- botanical name – Lycopersicon lycopersicum
- height 36-40″
- spread 18″
- spacing – space plants 24” apart in rows 3’ apart
- tolerates full sun
- fruit color – deep red
- days to maturity: 80
- seasonality: mid-season
- uses – perfect for slicing, sandwiches and salads
Deep red, meaty, heirloom beefsteak variety tomato with fruit weighing in between 16-24 oz or more! Plants bear fruit all summer long.
Mortgage Lifter tomatoes get their name from a story involving Willam Estler of Barboursville, West Virginia, in 1922. He crossed the four biggest tomato varieties he knew together for six seasons. He then sold the seedlings for $1 a piece and was able to pay off his $6000 mortgage in a few short years – hence the name – “Mortgage Lifter.’
You can read more about tomatoes by clicking here.
Tomatoes are not cold or frost tolerant. All tomatoes should be planted outside after all danger of frost has passed in a spot that will receive at least 6 hours of sun each day – full sun is best. Soil temperature should be at least 55-60 degrees at transplanting time, otherwise plants can turn yellow, become stunted and are slow to bear. Space plants 24″ apart in rows 3′ apart. For higher yields, stake or cage plants for support. Plant in a spot that will receive full sun and fertile soil.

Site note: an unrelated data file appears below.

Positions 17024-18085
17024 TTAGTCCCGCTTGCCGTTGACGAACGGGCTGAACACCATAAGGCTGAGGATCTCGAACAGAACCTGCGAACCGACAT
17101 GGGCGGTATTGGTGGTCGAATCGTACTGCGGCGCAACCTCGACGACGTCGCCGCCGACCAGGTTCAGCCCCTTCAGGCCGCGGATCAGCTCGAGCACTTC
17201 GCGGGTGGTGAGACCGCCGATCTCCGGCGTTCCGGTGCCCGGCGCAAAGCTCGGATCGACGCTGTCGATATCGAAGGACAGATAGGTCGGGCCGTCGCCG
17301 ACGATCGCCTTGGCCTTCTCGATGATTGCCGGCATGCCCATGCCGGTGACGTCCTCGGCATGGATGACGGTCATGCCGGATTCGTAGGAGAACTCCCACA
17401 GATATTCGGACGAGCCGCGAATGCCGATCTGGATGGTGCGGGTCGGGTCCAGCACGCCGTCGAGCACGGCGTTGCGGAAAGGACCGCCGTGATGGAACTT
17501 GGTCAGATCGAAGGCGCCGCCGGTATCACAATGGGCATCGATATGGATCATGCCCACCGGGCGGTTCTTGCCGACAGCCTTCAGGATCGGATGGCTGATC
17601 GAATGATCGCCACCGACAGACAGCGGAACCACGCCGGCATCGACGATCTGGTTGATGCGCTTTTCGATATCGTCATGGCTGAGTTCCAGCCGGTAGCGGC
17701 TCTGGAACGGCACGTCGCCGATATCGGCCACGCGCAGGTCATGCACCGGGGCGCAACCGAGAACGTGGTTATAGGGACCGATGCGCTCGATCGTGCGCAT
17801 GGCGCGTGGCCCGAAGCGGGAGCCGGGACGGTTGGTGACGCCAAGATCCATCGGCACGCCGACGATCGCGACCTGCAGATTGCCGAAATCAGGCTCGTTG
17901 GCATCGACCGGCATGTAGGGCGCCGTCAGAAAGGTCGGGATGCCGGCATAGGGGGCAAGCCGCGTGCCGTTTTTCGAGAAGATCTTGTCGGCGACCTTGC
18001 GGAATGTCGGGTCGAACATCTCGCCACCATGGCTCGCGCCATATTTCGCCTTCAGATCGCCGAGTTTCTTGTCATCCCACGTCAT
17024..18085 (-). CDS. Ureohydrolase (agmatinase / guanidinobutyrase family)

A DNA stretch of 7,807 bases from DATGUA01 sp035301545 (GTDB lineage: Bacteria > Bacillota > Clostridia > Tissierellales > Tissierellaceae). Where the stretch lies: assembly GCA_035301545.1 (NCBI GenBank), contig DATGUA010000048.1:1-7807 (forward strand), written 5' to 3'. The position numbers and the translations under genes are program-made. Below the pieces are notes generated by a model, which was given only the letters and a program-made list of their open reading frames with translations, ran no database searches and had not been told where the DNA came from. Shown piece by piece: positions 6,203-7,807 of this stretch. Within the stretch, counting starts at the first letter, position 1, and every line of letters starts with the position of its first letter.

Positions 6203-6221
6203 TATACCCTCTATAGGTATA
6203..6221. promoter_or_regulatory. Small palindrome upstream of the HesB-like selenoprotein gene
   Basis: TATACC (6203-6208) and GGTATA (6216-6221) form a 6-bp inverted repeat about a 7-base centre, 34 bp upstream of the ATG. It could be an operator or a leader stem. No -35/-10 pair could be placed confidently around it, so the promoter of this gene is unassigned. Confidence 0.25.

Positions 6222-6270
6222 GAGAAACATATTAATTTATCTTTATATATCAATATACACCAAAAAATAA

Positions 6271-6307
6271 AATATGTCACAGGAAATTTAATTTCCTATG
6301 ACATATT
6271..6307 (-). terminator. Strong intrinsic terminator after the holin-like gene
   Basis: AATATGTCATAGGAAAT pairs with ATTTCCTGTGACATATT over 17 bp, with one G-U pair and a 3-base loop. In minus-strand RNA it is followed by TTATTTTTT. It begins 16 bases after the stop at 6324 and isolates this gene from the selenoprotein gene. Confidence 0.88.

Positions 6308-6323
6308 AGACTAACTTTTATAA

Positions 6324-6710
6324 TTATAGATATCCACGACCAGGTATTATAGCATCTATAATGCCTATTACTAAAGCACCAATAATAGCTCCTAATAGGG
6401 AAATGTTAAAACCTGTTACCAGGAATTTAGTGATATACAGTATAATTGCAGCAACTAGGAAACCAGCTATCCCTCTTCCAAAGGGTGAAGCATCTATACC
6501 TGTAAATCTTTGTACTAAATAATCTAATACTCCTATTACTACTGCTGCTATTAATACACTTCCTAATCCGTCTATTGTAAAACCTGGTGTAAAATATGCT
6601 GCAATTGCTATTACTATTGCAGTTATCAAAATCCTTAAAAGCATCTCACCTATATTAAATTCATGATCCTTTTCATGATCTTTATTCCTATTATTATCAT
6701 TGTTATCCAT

Dig a hole and set the plants deep, right up to its lower leaves. Then fill with dirt. If your plants are tall (leggy) consider planting the root ball horizontally. (The stem will form an “L” shape) Tomatoes will grow new roots along the part of the stem that is underground making for a heartier plant. Many experts agree, that to avoid disease, you should wait 3 years before planting tomatoes in the same place that you had potatoes or eggplant growing.
If you are short on garden space, tomatoes will do well in containers out on your patio or try them in a hanging basket. Cherry, grape, or dwarf varieties are best, but full size tomato plants will produce for you if grown in larger pots.
To set good fruit, regular, deep watering is important – especially during blossom time. Even moisture during this time will help prevent blossom end rot. Placing straw mulch down around the plants will help the soil retain more moisture, particularly during hot, summer days.
Regular harvesting of ripe fruit will encourage plants to set another round of blossoms. With most varieties, a gentle tug on the fruit will release it from the plant. If it seems the fruit does not want to come off, wait a day or two. The fruit may not be quite mature enough. Store between 55° – 70°F at 95% relative humidity. Storing below 50°F can result in chilling damage.